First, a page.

Bibliopsychology: Why the Servant Did Nothing
- “You were just trying to help. But you ended up doing more harm than good.”
- “Your heart was in the right place, but you just made things worse.”
There’s something uniquely depressing about these sentences. It turns out, it’s the same mechanism that makes you feel sad when an opportunity is lost, or when your reputation is damaged.
You depend on yourself to have a decent understanding of the world — the state of the world, and how it works. When something unexpected and bad happens as a result of something you thought you were doing right, it throws into question those things on which you were depending.
The result is confusion, anxiety, and a desperate retrospective evaluation of what went wrong, or what you could have done differently.
Needless to say, that process usually isn’t very pleasant. And thus, undergoing that process is a “loss” in and of itself. You don’t want to feel that way.
You’re sitting on a bus, riding to work, when a moaning young man falls out of his seat. He pulls himself up, kneeling on one knee, eyes closed, and holds the bar in front of him. He doesn’t look so well.
A part of you wants to go to him, lean down next to him, and ask him if he’s alright, maybe help him back into his seat. But what if he yells, “Get your hands off of me!”? What if he says, “I don’t need your help!”?
There are so many people watching. He’ll probably be okay.
“I’d sure be an idiot if I went to help, only to come across as patronizing in front of everyone.”
“I’d sure be an idiot…” is the beginning of a sentence that indicates loss aversion is at play.
Loss aversion is a psychological phenomenon where we are doubly afraid of perceived losses than we are eager for perceived gains.
Gambling games leverage this by using various tricks to flip loss/gain perceptions upside-down, and make you be loss aversive about future hopes, e.g., “I better not walk away from the slot machine… I’d sure be an idiot if the very next pull was the jackpot.”
You’re afraid of being embarrassed.
You’re afraid of the anxiety.
You’re afraid of the unpleasantness of dwelling over and over again on the incident if it goes badly, for days or weeks.
By “you,” I really mean “me,” since that bus incident happened to me a few years ago.
After a few minutes, the bus driver found place to pull over, got up, and came back herself to check on the young man. He simply moaned, allowed her to help him up, and got back into his seat.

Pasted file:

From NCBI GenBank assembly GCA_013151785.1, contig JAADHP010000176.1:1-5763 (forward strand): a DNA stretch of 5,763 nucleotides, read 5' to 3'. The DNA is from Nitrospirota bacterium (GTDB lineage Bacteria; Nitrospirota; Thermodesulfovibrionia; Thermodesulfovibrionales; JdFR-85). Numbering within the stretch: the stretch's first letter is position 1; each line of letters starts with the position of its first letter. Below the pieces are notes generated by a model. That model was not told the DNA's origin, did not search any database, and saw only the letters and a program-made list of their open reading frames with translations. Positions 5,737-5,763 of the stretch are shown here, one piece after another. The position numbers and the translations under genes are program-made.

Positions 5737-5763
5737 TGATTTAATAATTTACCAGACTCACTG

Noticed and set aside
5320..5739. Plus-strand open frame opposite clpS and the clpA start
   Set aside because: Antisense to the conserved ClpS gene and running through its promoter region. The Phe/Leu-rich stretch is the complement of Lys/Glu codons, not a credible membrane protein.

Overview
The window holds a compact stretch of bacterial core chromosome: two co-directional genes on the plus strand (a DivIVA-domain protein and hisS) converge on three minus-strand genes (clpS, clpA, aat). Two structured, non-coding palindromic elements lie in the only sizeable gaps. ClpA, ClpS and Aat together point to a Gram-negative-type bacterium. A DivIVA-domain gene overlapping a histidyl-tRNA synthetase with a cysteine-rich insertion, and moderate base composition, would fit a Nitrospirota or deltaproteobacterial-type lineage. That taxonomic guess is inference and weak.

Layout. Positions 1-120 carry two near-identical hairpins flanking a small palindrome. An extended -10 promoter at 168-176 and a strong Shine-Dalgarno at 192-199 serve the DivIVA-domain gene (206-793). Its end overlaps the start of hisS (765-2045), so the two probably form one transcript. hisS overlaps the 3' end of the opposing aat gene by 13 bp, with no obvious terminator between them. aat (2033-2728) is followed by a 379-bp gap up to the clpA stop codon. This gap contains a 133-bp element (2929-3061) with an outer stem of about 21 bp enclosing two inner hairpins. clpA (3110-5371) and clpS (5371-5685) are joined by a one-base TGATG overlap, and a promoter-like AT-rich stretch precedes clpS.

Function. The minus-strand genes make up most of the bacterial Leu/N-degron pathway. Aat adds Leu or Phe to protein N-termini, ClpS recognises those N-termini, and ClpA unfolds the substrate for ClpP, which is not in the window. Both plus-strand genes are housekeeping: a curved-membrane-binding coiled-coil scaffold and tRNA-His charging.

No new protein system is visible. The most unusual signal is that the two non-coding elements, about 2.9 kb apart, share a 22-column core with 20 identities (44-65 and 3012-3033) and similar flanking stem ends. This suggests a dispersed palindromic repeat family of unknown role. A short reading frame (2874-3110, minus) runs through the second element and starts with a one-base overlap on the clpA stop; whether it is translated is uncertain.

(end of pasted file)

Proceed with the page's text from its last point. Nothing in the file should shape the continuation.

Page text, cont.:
I was closer to him. I wasn’t busy. I was just loss aversive — I was afraid. And I allowed myself to be the “priest” who “passed by on the other side.”
Everybody else on the bus was guilty of the same negligence. But, privately, I was more embarrassed with myself than I would ever have been if the young man had reacted badly. My critical faculties were appalled at what my lower-order faculties — those selfish, “now”-driven impulses to which we feel enslaved — had allowed to occur.
I was completely ashamed. How on Earth could I let that happen? The Good Samaritan story is one of the most resonant and famous of Jesus’s teachings. What kind of Christian am I? What kind of human?
I dwelt over and over again on that incident. I was anxious about its implications. I was confused about how I could have failed so plainly.
Isn’t that I was afraid of in the first place?
The unpleasantness of dwelling on a bad memory, anxiety, and confusion?
What this realization meant was this: Like in a casino game’s design, I can flip my loss aversion upside-down as it suits my higher-order interests. I resolved that when a similar situation happens again, instead of fearing the riskiness of commission, I would fear the riskiness of omission.
And fearing the riskiness of omission is another way to say, “Be doubly eager to commit your charity.”
I’m talking about psychology, loss aversion, dopamine stimulation — but Jesus was onto it the whole time.
We’re not called to sit there and bank on the supposed “amorality” of omission.
That earns a justified “You lazy servant!”